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VERIFY: Provisional ballots are an option wherever same-day voting is not

You can request a provisional ballot if you are otherwise denied a regular ballot.
Credit: AP
Absentee ballots are seen in a locked ballot box during early voting at the Park Slope Armory YMCA, Tuesday, Oct. 27, 2020, in the Brooklyn borough of New York. (AP Photo/Mary Altaffer)

People on social media are reminding voters of their options if things go wrong on Election Day.

One viral tweet said that poll workers are required to give you a provisional ballot with a receipt if you are denied a vote at the polls.

Is that actually true? Will you be given a provisional ballot if you demand one?

THE QUESTION

Are poll workers required to offer you a provisional ballot if you are denied a normal ballot?

THE ANSWER

In almost every state, yes. Federal law requires most states to offer provisional ballots, only exempting states where same-day voter registration was an option at the time the law was passed. Today, 47 states offer provisional ballots.

WHAT WE FOUND

Provisional ballots are required by the Help America Vote Act of 2002. That law requires election officials to offer a provisional ballot instead of a regular ballot when there is uncertainty about a voter’s eligibility.

The National Conference of State Legislatures (NCSL) offers a list of why voters may be given provisional ballots in different states. The most common reason is that a voter’s identity cannot be immediately established because their name is not on the registration list or for some other reason, although in some states voters may need a provisional ballot if they don’t have an ID as required by their state, if they requested an absentee ballot and did not cast it, or for a number of other reasons.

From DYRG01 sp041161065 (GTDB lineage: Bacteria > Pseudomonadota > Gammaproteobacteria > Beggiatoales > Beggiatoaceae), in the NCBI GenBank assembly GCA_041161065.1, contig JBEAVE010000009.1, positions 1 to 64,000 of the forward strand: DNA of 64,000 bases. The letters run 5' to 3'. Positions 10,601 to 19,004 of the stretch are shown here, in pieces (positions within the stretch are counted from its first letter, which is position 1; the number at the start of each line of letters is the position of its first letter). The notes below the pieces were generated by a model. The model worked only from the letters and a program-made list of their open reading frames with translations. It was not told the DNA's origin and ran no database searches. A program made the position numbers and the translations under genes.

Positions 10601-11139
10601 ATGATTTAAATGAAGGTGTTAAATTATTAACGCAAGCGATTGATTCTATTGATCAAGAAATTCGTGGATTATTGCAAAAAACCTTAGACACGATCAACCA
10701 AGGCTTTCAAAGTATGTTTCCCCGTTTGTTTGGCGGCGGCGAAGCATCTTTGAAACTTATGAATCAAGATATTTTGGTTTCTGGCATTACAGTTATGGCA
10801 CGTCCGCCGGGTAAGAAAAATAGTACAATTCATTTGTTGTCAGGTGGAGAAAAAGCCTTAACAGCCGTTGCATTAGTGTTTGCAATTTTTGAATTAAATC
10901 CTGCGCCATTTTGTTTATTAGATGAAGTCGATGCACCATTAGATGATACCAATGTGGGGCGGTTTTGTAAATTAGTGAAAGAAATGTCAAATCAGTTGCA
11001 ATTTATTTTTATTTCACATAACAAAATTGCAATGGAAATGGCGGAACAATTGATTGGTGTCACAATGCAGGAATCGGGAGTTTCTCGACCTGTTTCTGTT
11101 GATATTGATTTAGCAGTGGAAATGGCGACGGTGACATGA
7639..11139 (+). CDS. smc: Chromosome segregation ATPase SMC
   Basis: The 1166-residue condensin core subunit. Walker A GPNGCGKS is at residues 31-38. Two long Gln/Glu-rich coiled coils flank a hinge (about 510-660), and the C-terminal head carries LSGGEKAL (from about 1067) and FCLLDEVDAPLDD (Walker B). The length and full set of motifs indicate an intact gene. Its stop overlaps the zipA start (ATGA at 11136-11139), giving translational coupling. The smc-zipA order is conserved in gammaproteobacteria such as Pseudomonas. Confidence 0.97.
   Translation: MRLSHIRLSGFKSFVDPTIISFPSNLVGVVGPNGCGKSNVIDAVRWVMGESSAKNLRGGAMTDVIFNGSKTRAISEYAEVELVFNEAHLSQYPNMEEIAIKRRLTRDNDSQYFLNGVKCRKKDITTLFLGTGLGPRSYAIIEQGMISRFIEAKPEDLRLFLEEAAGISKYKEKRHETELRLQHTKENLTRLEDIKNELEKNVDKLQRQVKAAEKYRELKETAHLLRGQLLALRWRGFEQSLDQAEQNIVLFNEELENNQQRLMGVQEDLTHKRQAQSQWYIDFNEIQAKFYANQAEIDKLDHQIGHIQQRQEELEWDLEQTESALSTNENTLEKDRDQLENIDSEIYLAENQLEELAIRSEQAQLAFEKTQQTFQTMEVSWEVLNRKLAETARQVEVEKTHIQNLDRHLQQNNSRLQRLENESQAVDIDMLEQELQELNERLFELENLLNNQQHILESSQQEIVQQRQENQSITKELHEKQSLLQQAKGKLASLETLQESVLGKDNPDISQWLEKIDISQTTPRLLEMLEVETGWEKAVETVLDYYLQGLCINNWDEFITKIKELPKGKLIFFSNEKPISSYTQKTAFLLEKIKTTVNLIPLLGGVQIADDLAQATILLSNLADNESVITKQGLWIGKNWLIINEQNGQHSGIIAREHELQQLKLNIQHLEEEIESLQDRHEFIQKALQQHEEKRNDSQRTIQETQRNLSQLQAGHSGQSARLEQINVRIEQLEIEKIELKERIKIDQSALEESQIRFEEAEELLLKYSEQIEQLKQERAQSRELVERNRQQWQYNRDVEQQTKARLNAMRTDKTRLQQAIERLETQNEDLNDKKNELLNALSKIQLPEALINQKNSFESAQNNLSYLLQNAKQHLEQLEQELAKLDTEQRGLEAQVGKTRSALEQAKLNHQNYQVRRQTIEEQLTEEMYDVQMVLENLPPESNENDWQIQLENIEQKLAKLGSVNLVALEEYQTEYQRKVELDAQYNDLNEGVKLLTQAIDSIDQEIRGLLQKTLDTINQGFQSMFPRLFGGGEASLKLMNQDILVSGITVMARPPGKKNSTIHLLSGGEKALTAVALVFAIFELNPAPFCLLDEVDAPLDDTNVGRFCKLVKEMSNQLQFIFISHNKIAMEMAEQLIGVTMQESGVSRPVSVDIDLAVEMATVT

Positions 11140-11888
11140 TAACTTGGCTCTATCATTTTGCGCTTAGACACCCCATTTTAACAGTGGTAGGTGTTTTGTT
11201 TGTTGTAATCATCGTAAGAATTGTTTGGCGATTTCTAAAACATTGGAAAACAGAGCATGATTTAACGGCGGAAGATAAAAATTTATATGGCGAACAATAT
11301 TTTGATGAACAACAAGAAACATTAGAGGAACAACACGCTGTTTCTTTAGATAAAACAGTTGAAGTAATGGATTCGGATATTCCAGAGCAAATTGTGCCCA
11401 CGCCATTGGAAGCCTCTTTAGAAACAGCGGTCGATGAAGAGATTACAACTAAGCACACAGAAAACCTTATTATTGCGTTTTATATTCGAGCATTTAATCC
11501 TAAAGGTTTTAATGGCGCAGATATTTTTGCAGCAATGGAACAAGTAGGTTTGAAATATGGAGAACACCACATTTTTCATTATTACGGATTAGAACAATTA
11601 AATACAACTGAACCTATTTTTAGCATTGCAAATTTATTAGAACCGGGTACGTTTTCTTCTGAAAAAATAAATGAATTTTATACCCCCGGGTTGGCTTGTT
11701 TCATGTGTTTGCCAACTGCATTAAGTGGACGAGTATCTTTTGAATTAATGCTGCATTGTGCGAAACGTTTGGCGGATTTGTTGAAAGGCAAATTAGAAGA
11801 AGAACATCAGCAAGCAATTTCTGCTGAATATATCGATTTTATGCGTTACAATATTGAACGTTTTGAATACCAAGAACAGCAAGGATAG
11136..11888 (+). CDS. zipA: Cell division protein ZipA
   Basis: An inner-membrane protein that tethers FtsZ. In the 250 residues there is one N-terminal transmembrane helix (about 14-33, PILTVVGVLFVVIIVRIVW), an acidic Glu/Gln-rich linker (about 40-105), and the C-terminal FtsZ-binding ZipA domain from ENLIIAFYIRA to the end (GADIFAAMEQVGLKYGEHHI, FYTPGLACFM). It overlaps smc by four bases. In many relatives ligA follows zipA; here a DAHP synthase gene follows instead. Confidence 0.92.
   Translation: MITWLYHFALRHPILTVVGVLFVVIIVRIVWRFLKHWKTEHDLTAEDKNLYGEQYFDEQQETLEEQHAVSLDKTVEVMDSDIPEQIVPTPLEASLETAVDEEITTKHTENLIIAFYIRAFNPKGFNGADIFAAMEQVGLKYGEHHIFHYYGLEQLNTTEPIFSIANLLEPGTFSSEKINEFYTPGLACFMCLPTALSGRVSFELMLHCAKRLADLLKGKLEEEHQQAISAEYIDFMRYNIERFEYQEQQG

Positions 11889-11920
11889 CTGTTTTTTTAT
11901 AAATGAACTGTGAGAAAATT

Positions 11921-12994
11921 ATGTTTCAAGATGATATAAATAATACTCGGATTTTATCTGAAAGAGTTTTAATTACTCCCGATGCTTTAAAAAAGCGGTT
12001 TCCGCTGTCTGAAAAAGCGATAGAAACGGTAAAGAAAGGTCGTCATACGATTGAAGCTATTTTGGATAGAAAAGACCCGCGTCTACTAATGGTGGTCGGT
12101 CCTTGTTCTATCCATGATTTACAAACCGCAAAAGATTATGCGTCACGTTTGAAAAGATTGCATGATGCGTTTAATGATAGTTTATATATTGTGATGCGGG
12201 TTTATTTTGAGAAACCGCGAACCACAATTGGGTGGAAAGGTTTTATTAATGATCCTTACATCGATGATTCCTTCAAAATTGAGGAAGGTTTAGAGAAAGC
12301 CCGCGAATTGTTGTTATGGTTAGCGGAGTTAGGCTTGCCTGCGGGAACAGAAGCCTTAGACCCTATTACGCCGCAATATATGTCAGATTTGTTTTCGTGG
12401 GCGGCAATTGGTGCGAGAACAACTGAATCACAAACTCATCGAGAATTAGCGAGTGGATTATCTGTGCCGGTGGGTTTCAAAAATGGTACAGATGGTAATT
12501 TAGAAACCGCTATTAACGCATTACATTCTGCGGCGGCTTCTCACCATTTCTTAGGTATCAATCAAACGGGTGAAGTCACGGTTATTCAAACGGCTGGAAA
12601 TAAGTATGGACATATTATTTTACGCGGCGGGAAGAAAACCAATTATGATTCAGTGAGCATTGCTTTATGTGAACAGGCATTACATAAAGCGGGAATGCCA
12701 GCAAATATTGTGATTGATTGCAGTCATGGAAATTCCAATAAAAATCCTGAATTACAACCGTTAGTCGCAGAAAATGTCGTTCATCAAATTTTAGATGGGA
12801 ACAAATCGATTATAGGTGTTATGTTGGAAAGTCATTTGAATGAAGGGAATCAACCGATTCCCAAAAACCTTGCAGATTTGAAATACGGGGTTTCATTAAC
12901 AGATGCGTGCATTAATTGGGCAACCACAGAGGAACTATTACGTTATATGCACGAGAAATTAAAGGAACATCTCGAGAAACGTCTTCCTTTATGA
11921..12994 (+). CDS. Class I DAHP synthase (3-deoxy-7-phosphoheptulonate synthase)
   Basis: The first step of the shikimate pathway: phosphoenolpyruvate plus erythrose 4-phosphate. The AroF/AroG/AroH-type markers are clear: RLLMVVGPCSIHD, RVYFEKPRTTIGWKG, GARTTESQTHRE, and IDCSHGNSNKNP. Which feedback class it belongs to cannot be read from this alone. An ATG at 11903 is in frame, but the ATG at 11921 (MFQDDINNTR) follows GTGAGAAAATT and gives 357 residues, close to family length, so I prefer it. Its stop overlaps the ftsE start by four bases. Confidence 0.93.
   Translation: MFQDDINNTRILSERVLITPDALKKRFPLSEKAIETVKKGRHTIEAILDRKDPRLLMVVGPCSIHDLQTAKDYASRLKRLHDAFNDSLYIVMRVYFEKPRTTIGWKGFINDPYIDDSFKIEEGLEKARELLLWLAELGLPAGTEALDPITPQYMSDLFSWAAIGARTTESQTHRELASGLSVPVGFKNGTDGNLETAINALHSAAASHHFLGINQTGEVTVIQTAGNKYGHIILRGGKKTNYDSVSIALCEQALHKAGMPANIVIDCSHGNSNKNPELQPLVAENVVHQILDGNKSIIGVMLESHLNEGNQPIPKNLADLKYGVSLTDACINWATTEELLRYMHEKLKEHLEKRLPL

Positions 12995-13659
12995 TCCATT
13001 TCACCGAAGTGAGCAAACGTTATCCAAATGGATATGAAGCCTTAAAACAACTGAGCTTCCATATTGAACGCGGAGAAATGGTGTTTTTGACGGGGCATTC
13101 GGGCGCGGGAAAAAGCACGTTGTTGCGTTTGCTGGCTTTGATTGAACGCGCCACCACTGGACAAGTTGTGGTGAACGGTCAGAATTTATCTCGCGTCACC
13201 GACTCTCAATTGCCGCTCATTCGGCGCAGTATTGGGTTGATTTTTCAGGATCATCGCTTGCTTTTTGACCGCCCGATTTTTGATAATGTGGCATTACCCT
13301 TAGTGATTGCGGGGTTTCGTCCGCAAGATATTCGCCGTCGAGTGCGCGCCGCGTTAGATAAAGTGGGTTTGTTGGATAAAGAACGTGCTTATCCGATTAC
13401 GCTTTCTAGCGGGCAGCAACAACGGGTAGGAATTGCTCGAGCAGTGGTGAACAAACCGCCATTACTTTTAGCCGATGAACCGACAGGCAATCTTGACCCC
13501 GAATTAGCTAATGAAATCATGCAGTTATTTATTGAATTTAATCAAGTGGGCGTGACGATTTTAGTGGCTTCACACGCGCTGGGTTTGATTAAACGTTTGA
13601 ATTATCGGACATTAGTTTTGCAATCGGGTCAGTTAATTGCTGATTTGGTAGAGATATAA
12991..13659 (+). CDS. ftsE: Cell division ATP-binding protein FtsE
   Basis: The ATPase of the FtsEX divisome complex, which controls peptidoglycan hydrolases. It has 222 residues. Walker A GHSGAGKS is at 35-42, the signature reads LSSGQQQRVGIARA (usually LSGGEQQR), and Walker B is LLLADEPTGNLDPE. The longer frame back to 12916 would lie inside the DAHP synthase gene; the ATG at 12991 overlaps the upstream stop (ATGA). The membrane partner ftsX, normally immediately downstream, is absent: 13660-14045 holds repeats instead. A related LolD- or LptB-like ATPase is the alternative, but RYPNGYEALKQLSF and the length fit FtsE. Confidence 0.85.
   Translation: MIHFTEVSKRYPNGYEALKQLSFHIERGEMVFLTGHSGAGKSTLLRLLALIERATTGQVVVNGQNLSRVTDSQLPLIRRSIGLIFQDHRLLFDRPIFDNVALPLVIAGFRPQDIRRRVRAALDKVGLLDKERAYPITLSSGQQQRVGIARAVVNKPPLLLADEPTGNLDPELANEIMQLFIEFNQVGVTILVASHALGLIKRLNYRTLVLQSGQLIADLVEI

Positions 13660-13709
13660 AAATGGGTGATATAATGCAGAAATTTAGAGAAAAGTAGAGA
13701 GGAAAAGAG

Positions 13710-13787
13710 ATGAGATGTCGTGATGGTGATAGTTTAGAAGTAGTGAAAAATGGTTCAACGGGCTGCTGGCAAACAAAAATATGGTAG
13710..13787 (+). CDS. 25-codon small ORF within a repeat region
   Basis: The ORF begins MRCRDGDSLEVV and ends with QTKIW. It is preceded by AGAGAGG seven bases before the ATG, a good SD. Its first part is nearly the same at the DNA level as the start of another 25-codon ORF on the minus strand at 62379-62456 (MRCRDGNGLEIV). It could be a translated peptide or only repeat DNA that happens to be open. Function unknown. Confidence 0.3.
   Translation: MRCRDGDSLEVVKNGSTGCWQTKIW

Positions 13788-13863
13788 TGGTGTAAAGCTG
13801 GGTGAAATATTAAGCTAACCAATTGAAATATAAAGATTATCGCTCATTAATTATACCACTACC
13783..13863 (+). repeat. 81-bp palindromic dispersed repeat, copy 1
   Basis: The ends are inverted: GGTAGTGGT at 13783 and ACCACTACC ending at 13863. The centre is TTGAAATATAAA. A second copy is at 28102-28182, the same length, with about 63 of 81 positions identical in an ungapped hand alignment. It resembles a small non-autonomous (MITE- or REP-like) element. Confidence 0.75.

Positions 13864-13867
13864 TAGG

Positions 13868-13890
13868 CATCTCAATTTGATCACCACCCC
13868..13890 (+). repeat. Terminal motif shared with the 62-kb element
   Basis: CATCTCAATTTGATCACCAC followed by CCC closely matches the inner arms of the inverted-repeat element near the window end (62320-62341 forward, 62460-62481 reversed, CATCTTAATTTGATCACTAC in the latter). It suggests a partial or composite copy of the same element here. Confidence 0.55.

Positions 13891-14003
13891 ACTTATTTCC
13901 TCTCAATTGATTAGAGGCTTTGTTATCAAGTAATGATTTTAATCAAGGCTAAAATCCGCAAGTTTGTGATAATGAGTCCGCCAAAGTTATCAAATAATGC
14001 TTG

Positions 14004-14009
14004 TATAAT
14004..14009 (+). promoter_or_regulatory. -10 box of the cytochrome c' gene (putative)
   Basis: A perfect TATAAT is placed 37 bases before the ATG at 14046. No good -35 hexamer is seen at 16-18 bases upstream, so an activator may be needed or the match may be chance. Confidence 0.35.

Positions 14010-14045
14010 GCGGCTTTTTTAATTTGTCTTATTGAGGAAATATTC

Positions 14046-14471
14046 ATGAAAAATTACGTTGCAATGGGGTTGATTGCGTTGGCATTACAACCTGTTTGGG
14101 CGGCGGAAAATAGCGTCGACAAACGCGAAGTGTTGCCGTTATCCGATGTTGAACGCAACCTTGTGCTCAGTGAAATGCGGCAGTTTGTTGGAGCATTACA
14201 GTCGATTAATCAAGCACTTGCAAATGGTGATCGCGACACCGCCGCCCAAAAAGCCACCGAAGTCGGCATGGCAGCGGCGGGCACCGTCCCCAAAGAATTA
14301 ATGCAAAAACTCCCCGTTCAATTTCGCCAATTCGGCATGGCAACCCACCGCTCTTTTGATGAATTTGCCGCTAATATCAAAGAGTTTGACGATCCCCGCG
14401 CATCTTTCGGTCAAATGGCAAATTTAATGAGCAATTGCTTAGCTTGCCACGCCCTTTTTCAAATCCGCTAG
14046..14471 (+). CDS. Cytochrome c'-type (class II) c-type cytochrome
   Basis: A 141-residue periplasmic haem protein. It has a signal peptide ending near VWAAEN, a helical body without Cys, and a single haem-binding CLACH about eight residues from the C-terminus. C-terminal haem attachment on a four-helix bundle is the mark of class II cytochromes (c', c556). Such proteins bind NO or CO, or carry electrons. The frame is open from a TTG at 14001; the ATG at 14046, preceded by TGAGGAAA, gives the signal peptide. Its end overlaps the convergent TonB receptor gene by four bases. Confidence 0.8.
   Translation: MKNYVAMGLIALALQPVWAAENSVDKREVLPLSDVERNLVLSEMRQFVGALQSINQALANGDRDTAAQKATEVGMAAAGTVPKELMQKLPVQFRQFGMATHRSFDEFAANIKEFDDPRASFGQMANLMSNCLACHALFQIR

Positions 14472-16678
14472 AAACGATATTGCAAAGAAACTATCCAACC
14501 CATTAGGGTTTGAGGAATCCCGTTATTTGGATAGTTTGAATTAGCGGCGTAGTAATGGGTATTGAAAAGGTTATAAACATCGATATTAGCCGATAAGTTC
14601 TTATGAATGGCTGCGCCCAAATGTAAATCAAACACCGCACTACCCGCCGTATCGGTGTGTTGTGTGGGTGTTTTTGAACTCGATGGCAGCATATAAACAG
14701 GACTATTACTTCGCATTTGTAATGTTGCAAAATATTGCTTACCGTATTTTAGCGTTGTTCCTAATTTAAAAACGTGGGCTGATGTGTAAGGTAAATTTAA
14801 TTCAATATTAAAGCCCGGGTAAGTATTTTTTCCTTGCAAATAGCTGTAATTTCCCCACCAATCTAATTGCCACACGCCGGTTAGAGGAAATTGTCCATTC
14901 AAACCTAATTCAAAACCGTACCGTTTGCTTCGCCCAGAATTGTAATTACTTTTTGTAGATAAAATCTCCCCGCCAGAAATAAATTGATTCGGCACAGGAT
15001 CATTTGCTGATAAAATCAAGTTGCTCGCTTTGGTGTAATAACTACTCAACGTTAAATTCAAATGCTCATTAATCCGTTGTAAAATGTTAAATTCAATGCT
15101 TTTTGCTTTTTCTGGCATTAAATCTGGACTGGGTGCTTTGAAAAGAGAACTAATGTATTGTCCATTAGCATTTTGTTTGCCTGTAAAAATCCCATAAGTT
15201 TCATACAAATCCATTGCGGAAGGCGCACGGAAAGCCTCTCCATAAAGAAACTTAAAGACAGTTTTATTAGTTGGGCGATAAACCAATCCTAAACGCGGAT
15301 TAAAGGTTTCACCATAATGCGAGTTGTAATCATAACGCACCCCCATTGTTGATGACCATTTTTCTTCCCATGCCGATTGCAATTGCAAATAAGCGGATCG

A provisional ballot may be rejected or accepted after it is cast. Some states are more likely to accept such ballots than others. The NCSL has a chart for reasons different states may reject or accept a provisional ballot.

That law exempted states that offered same-day voter registration at the time the 1993 National Voter Registration Act was enacted. There were six such states: Idaho, Minnesota, New Hampshire, North Dakota, Wisconsin and Wyoming.

According to the NCSL, three of those states opted to not offer provisional ballots: Idaho, Minnesota and New Hampshire.

You can register to vote the same day you’re voting, even on Election Day, in those states. That means the problems that would normally contribute to you needing a provisional ballot can be dealt with at their polls. The NCSL has a list of 21 states plus the District of Columbia that now allow voters to register to vote on Election Day.